The British gaming market fell 1.6% in 2022, with games spending reaching £5.38 billion compared to £5.47 billion in 2021.
This marks the first decline in the mobile games market since 2012. However, Ampere Analysis reports that spending remains 23% higher than pre-pandemic levels, suggesting that this decline falls in-line with the global trend of recession as the games market continues to normalise following a period of unprecedented growth.
Mobile experienced the steepest fall of all platforms in the UK games content and services market, declining 2.9% from £1.72 billion to £1.67 billion. This was followed by PC, which fell 1.2% from $830 million to $820 million, and console, which fell 1% from £2.92 billion to £2.89 billion.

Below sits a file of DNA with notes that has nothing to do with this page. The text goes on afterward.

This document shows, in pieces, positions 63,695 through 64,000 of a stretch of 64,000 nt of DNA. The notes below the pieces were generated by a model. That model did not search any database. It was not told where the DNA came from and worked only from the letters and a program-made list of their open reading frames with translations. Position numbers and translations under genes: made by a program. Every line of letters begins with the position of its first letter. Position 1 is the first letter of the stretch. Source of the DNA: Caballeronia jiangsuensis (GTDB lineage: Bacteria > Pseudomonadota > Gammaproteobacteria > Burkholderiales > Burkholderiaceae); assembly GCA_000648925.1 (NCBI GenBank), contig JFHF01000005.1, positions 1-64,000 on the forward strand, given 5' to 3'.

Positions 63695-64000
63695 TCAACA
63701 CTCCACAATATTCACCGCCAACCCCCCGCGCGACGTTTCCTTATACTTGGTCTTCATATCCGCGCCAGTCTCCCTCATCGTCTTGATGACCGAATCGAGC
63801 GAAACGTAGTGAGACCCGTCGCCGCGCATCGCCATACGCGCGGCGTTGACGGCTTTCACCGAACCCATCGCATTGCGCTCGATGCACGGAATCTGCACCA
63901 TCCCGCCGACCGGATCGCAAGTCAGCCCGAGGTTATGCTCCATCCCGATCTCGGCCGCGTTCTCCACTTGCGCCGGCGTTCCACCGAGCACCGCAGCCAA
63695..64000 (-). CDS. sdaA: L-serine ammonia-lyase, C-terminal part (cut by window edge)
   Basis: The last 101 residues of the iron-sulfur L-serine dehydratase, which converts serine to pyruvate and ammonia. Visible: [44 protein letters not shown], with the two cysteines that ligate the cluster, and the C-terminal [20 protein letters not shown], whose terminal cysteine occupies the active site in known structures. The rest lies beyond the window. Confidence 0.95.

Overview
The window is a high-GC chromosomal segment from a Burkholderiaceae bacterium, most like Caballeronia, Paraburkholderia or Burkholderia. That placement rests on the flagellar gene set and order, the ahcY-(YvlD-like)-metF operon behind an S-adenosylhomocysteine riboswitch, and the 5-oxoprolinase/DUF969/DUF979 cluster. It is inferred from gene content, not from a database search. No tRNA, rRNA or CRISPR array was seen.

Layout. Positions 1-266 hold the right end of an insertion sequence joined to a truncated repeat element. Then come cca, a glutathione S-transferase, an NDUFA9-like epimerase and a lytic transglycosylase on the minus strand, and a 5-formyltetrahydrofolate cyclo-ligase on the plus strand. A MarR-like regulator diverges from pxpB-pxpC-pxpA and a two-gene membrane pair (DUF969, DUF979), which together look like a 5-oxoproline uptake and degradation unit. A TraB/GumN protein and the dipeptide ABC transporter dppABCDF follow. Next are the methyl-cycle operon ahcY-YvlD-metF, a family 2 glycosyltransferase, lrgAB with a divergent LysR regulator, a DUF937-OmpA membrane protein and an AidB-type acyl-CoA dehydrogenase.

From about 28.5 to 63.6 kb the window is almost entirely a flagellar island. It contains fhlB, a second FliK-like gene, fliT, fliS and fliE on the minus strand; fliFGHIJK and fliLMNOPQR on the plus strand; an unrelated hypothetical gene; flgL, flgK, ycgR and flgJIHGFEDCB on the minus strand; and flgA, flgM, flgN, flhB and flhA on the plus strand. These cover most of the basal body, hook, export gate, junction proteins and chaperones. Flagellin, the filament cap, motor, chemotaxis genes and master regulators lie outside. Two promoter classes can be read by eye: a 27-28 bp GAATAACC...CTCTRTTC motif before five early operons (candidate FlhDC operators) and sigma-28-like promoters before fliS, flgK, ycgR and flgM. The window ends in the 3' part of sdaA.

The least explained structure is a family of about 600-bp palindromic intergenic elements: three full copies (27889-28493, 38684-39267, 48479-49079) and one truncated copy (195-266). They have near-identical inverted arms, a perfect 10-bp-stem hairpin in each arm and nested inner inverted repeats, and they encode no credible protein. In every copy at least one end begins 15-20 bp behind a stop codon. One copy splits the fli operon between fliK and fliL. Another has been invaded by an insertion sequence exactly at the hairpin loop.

The data shows that the biggest drop in value of spending was across in-game monetisation, particularly among casual gamers.
A double-edged sword
As previously noted, the low entry barrier for mobile gaming also implies a low exit barrier, with players more willing to reduce spending than on other platforms.
The report also reiterates the impact of new privacy regulations, which have made it more difficult for publishers to target specific types of consumers in their user acquisition strategies. Notably, the App Store generates the major share of mobile games spending throughout the UK, and the recent changes specific to iOS devices have therefore been reflected in a larger drop.
The report also notes that the disruption was most notable in genres with a narrower and more enthusiastic player base, as such games require more precise targeting or for companies to rapidly develop new user acquisition strategies to reflect the current landscape.
Despite the decline in the UK’s gaming market, a recent study found that 72% of adults in Britain play video games every day.